Flat navy budget means fewer eyes on the seas - Broadsword by Ajai Shukla - Strategy. Economics. Defence.

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Friday 10 May 2019

Flat navy budget means fewer eyes on the seas

Fewer Sea Guardian drones, P-8I Poseidon maritime aircraft to watch over Indian Ocean

By Ajai Shukla
Business Standard, 11th May 19

The navy’s critical mission to watch over the Indian Ocean is being undermined by a capital budget that has declined on a real basis. Plans to buy a fleet of Sea Guardian unmanned aerial vehicles (UAVs) – commonly called drones – and more than double the P-8I Poseidon multi-mission maritime aircraft (MMAs) fleet, have been pared down say navy planners.

India was planning to buy 22 Sea Guardian drones for the navy, a purchase worth $2 billion. There was another $4 billion plan to expand the P-8I Poseidon fleet up to 28 aircraft, to build an adequate fleet of long-range maritime reconnaissance assets.

But now the navy is buying only 10 Sea Guardians and expanding its P-8I fleet to just 20-22 aircraft. Part of the surveillance task will be taken up by launching a dedicated surveillance satellite that all three services – army, navy and air force – can share.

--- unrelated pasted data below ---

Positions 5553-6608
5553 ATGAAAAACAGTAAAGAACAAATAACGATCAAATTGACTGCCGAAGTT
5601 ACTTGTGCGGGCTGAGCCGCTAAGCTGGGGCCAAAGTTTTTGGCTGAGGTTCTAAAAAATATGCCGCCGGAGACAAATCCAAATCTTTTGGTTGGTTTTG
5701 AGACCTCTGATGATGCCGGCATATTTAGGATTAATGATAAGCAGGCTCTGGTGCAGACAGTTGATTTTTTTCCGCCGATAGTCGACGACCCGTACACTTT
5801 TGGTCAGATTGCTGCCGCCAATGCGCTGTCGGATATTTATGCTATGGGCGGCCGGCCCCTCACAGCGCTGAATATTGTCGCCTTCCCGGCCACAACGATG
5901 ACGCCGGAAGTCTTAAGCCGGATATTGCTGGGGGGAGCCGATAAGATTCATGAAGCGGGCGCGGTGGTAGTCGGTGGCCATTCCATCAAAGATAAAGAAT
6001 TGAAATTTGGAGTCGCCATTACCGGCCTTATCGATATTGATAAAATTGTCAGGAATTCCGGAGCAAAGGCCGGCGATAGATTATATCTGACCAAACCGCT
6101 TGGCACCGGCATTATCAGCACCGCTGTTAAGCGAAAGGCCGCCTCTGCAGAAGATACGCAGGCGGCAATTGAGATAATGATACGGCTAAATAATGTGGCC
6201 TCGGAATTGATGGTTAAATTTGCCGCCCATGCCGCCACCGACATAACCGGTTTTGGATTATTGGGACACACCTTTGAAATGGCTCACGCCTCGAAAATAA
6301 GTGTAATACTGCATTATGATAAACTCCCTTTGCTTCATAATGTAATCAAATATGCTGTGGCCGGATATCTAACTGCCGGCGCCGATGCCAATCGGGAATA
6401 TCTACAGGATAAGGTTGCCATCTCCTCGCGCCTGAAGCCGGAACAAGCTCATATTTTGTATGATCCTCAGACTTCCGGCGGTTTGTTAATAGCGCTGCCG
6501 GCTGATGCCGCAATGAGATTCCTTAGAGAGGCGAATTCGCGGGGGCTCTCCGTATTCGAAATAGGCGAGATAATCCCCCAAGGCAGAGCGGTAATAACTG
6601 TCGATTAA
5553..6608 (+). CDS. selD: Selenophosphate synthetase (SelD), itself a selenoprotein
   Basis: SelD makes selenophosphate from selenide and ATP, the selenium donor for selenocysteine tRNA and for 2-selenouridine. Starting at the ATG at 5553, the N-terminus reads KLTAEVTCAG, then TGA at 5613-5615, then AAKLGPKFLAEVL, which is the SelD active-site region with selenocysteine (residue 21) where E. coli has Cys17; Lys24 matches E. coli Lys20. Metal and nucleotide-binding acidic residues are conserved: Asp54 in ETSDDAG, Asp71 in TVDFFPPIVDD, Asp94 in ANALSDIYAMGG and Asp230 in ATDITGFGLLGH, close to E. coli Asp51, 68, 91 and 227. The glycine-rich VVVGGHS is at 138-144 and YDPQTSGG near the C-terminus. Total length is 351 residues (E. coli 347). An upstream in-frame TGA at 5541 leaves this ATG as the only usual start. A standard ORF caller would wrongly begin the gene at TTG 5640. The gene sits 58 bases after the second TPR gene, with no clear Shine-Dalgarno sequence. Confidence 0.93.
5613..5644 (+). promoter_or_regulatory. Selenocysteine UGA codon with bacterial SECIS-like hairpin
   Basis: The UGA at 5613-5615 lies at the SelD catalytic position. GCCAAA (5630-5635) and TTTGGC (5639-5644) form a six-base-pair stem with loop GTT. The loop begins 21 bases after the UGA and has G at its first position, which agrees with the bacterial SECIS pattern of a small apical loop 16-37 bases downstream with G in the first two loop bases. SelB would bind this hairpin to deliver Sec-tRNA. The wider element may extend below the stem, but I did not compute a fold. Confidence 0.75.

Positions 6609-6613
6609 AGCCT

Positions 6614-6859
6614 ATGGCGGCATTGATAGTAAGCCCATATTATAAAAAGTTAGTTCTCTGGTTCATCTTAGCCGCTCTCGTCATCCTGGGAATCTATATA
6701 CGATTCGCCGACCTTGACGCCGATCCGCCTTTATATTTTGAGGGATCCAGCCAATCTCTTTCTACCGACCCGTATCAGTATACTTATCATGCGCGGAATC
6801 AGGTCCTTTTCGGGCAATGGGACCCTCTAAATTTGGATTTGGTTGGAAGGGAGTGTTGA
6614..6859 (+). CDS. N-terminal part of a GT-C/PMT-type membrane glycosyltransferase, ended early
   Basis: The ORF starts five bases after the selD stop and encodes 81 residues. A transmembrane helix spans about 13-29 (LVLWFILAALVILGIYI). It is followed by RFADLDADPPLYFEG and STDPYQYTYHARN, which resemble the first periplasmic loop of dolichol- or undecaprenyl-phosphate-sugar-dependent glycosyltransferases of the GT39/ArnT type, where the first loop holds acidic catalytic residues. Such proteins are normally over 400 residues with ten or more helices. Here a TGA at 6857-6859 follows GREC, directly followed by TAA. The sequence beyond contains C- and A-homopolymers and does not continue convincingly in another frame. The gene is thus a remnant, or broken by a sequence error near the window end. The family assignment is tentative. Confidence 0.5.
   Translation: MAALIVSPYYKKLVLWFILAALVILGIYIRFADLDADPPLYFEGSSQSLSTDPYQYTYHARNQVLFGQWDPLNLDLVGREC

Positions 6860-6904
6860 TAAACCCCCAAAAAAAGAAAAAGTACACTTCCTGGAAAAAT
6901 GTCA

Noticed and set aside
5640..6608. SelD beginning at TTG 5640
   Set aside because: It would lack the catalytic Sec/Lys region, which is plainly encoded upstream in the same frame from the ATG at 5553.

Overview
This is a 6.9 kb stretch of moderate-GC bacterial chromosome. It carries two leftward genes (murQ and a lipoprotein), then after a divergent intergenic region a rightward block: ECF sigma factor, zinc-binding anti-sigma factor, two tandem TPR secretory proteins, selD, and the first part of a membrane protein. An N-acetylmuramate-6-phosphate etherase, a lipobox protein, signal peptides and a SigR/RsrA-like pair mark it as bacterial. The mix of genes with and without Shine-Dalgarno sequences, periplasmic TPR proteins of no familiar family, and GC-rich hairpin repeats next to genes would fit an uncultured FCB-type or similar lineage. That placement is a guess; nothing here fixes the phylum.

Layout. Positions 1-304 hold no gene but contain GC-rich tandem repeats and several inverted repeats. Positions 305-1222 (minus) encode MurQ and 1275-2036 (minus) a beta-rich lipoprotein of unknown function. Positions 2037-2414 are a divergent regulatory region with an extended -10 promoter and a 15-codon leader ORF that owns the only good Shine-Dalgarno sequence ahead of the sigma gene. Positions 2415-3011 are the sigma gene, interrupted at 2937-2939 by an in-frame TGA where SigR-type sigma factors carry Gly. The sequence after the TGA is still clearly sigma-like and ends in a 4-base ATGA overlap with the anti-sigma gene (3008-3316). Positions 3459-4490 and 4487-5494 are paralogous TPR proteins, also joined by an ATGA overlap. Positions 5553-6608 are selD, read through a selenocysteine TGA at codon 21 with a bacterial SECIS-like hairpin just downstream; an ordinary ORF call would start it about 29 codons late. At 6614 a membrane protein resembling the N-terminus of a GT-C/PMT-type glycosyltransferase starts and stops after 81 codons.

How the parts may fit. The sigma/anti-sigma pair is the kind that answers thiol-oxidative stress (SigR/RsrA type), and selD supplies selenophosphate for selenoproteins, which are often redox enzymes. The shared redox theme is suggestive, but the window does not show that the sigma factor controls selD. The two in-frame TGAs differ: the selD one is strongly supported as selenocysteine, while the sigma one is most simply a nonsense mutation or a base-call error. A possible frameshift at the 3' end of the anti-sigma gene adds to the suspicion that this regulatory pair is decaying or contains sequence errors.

However, the Sea Guardians now being bought are more capable UAVs than earlier envisioned. Navy sources say the “price and availability” details received recently from Washington are for a Sea Guardian that can carry out long-endurance, high-altitude surveillance, as well as the “hunter-killer” role with its on-board missiles.

Furthermore, the navy’s purchase of drones will be done alongside their purchase for the army and air force as well. US firm, General Atomics, which builds the Sea Guardian for maritime surveillance, will also supply an unspecified number of the MQ-9 Reaper drone – a non-maritime version – for the army and air force.